Make sure the banana puree is chilled before adding it to the vanilla ice cream base.

Roasted banana ice cream custard

Make sure the custard is smooth. Freeze in your ice cream maker according to the manufacturer’s instructions.

Roasted banana ice cream custard

Freeze a bowl and have it ready for the freshly made ice cream. Immediately freeze the ice cream to harden.

Roasted banana ice cream with maple syrup and toasted pecans | photo by Zoë François

*Once your banana ice cream is done you can have fun mashing other ingredients into it. In this bowl I have added toasted pecans and a drizzle of maple syrup. You can do this to the entire batch or just an individual bowl.

Roasted banana ice cream with chocolate ganache

Spread the top of the banana ice cream with a thin layer of chocolate ganache.

Roasted banana ice cream with chocolate ganache

As you scoop the ice cream out of the bowl the ganache will swirl into it….

Roasted banana ice cream with chocolate fudge

and add a wonderful chocolate fudge flavor.

Dried cherries soaked in brandy

I also soaked 1/2 cup dried cherries in 1 tablespoons brandy during the time it took to freeze the ice cream.

Brandy soaked cherries in roasted banana ice cream

Then I strained the excess liquid off of the cherries and mixed them into the ice cream.

*While I was in college at the University of Vermont, I worked at Ben & Jerry’s making the ice cream cakes. As a Vermonter I have a fondness for their ice cream and one of my favorite flavors is Chunky Monkey. If you mix all the nuts, chocolate and cherries together you can create a new version of this magnificent classic.

51 thoughts to “Ice Cream 101 – One Simple Custard Base, Several Flavors! (Roasted Banana and more…)”

  1. I have saved this as an “absolute must make.” I love making ice cream – the KitchenAid mixer attachment makes excellent, creamy ice cream. Looks delicious!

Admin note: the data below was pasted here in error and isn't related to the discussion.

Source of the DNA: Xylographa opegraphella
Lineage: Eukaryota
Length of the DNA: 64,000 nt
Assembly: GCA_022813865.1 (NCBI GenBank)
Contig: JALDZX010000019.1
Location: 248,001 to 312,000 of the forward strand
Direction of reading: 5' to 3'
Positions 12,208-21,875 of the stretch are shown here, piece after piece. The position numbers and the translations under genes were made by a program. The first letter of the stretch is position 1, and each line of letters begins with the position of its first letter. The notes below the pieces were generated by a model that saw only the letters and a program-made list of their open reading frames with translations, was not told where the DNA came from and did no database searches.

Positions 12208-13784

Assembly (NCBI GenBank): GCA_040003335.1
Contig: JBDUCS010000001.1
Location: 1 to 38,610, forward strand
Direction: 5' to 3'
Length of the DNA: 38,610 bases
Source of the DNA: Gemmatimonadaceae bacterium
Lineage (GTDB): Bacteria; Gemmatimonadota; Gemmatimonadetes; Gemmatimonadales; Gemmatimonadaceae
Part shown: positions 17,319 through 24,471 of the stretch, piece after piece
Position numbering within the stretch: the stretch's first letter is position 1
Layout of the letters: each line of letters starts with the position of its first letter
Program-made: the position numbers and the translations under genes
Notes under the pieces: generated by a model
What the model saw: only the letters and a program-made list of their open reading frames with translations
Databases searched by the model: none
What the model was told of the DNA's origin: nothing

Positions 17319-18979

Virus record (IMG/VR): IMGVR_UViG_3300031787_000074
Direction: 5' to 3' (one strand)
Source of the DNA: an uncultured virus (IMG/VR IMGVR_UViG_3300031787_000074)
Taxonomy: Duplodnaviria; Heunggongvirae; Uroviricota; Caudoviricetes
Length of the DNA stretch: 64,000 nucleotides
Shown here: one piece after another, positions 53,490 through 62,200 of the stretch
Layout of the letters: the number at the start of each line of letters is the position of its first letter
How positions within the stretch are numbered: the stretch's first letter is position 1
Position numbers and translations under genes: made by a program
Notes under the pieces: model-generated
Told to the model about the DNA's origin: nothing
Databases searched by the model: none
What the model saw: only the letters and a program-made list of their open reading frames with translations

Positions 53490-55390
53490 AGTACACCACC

2. How would you adapt this if you were making Philly-style ice cream rather than custard-based ice cream? Can you just add the roast bananas, or would this wreak havoc with the texture?

    1. Hi Alla,

      Great question, I think it will work just as well, but you will certainly have a different texture. I’ll have to try it and let you know! 😉

      Thanks, Zoë

  3. Oh, Zoe, this is perfect. I am actually eating toasted strawberry banana bread right now, so this ice cream looks especially wonderful. I will definitely be trying this—I’ve always wanted to try making banana ice cream.

    1. Hi Kathy,

      Yes, I have Ben & Jerry’s to thank for lots of things! My husband gained 20 pounds while I was working there. 😉

      Zoë

  4. Wow, this looks amazing! I am seriously craving it right now! I am definitely posting a link to this on my Facebook page, Delicious Inspiration.

  5. I just got a new Cuisinart Ice Cream Mkaer and this just might be the flavor for my first try. Great post. Thanks

  6. Hi Zoë,

    Re: Banana Bread

    (Sorry for posting this comment here, but I wasn’t sure if you’d see it if it was posted to the Cooking Channel site!)

    One trick I picked up from a recent Cooks Illustrated recipe, is to sprinkle a little less than 1 tbs of granulated sugar over the top of the bread before baking. It forms a very delicate, crunchy crust. For such a tiny thing, the result is amazing.

    Another thing we do is to let the loaf cool completely on a rack to room temperature, about 2 hours, then seal it in a 1-gallon ziploc bag and refrigerate overnight before slicing. The resulting loaf is a bit denser, giving it a bit more of a cake texture.

    Anyway, just wanted to share that with you and your readers, and and to say my kids can’t wait for me to make this ice cream recipe! As always, your photography is completely amazing!

    1. Hi Marc,

      Thank you so much for the note. I love the idea of having the sugar crust on the banana bread! I also am intrigued by the trick of refrigerating it in a ziplock bag, what a cool idea!

      Enjoy the ice cream, Zoë

  7. Hi Zoe…thank you so much for that wonderful class yesterday! I just spent all morning working with my first batch of dough…and everything came out wonderfully…pita, baguette, pizza and boule! My question is…can I put a touch of sugar in the basic dough? Thanks again…can’t wait for your new book! Marcy

    1. Hi Marcy,

      How wonderful that you are already baking! I am so thrilled. You can certainly add a bit of sugar to the master recipe. You can add up to 1/4 cup without having to make any other changes, but that will make it pretty sweet. You may want to start with 2 tablespoons and see if you like that.

      Thanks for the lovely note! Zoë